Stop Telling People With Depression They Shouldn't Be Depressed
The first time my anxiety was misunderstood was when I was in high school.
A group of eight girls were staying the night at the house of one of our friends. It was nearing midnight, and we arranged pillows and blankets on the bedroom floor, stomachs full of strawberry Pop-Tarts. We were giggling about the IM exchange we’d had with a guy from school, when one friend suggested that we go for a drive. The 16-year-old among us picked up the keys to her mom’s minivan.
It was a balmy spring night, perfect for a drive. Everyone but me cheered and threw on shoes, while I sat on my friend’s bed, familiar panic setting in. Our town curfew for teens was midnight. What if we went for a drive and got pulled over? What if my parents found out I’d broken the rules? What if we wound up with a flat tire on a winding country road with no one to help us? What if, even worse, we got into a car accident?
As my friends were happily chatting and heading out the door, I said to one friend, “I’m not going.” She looked at me funny and asked what the big deal was. I mumbled something about the curfew, and she replied, “Chill out!” before sauntering out the door.
I stayed behind and cried.
I didn’t know then that the chronic stomachaches, the never-ending thoughts of doom, and the moments where my heart was racing and I felt that I couldn’t catch my breath were classic signs of anxiety.
I had decided I was what others felt I was. A Nervous Nelly. A Goody-Goody. A stick-in-the-mud. I can’t count the number of times I was told to “take a chill pill” and stop worrying.
But when you live with mental illness, you can’t just turn it off or talk yourself out of what’s going on in your head. That’s not how it works.
I quickly learned that voicing my concerns and objections ostracized me, so I started pushing my worries down deeper and deeper. This led to me avoiding a lot of situations in which my anxiety would be called out. I sensed that concealing my anxiety was safer and socially acceptable.
Plus, I had a good life, and people weren’t afraid to remind me of that fact. It was their way of implying that I shouldn’t be struggling. After all, there were other people all around me who were so much worse off.
My childhood was idyllic. My parents (who are still married) and two younger siblings and I lived in a comfortable home. I earned a few college scholarships, spending five years working up to a master’s degree. I married my high school sweetheart, and now we have four children. We live in a family-oriented community and have great jobs.
But here’s the truth. Anxiety and depression do not discriminate. They don’t prowl around seeking to sink their claws into those with the most difficult situations. Genes, brain chemistry, and trauma can all be contributing factors as to why some of us live with mental illness and some do not.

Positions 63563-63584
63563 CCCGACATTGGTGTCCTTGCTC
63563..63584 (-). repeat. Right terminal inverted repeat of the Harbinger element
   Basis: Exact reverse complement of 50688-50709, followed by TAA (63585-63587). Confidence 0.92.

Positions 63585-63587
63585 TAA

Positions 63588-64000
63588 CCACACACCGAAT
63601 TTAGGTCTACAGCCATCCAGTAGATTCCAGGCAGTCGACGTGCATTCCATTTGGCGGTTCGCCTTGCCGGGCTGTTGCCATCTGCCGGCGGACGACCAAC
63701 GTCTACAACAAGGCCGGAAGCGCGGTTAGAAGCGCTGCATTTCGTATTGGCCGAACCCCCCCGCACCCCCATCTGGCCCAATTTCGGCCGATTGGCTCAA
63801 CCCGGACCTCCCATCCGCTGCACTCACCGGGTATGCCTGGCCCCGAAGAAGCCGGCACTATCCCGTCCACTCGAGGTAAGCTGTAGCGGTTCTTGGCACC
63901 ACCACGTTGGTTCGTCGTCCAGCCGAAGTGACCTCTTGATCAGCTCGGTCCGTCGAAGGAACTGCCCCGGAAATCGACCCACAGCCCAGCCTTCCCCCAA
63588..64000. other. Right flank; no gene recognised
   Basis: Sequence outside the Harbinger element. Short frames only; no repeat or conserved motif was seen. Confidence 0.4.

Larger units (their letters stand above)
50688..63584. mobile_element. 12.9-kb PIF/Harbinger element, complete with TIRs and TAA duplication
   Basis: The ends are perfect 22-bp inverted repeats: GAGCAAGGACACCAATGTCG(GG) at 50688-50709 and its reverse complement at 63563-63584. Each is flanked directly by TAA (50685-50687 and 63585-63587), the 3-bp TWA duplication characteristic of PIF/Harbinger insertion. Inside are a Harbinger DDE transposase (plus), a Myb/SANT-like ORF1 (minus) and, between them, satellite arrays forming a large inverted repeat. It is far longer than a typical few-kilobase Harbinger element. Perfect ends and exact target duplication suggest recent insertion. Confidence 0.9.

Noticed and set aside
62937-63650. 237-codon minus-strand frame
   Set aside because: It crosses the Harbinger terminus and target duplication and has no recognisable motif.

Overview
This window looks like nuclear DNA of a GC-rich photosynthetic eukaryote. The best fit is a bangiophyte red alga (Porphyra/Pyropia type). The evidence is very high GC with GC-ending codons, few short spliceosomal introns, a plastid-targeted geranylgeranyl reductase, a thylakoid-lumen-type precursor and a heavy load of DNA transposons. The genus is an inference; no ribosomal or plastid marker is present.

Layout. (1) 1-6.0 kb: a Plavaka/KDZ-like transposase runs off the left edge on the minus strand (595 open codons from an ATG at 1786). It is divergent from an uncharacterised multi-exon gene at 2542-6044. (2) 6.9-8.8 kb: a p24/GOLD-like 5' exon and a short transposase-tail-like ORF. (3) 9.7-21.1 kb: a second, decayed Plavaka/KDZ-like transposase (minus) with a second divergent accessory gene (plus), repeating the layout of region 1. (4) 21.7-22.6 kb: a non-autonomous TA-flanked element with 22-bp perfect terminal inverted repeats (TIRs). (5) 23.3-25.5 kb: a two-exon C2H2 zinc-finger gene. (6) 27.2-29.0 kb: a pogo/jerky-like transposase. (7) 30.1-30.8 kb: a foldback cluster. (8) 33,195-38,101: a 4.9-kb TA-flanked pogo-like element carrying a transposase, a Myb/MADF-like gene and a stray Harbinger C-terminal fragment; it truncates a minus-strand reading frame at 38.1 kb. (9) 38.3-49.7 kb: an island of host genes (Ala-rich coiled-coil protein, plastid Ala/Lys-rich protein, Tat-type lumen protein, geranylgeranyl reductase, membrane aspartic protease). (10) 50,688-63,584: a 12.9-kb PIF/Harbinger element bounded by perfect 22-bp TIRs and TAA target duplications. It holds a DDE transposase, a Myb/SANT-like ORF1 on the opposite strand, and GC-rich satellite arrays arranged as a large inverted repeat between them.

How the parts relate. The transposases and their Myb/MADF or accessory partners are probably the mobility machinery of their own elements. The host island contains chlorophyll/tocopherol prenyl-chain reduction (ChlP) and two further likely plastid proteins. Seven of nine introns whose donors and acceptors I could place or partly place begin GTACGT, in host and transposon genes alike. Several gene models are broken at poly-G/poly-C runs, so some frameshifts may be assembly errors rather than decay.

Depression and anxiety are beasts. They don’t care how badly you do not want them or what you had planned. There are many forms, but no matter the type a person has, it’s persistent and difficult, like a toddler in a toy store who won’t take no for an answer.
The truth is, many women suffer from anxiety, depression, or both. In fact, women are twice as likely to have depression than men. Factors including PMS, pregnancy, menopause, work overload, and abuse can be contributors.
I was in my thirties before I was officially diagnosed with anxiety. I’d done a lot of research into my symptoms and talked to a few trusted friends before working up the courage to see my doctor.
I discovered all of my options. Some women take prescription medication while others have found relief through supplements, CBD oil, or marijuana. Some exercise or practice mindfulness. Others opt for cognitive behavioral therapy, attending a support group, or taking up a new hobby.
Not only did having a diagnosis and treatment plan help, but the more I opened up to others about my anxiety, the more others shared their own struggles with me. Sharing my diagnosis gave them permission to reveal theirs. Together we established a sense of unity and support.
Of course, my anxiety didn’t magically go away just because I chose to share that I had it. In fact, I was met with more unsolicited advice by some. Why can’t I just pull myself up by my bootstraps, toughen up, and be grateful for what I do have? Why not take on the approach of “Don’t worry, be happy”? Why do I not just chill the hell out?
Trust me. If it were up to me, anxiety wouldn’t be part of my life. But since it is, I made a decision. I refused to go back to being a scared teenage girl who felt she had to become smaller and quieter so I didn’t make others uncomfortable. Instead, I claim my anxiety as part of who I am.
I’m hopeful that with powerful female celebrities like Lady Gaga and Taraji P. Henson speaking up about their experiences with mental illness, society will move in the right direction. When a woman reveals her mental health struggles, she’ll be met with empathy and community, not unsolicited, uneducated, and unsupportive advice.
It’s time to prioritize our mental health and say good-bye to the nay-sayers.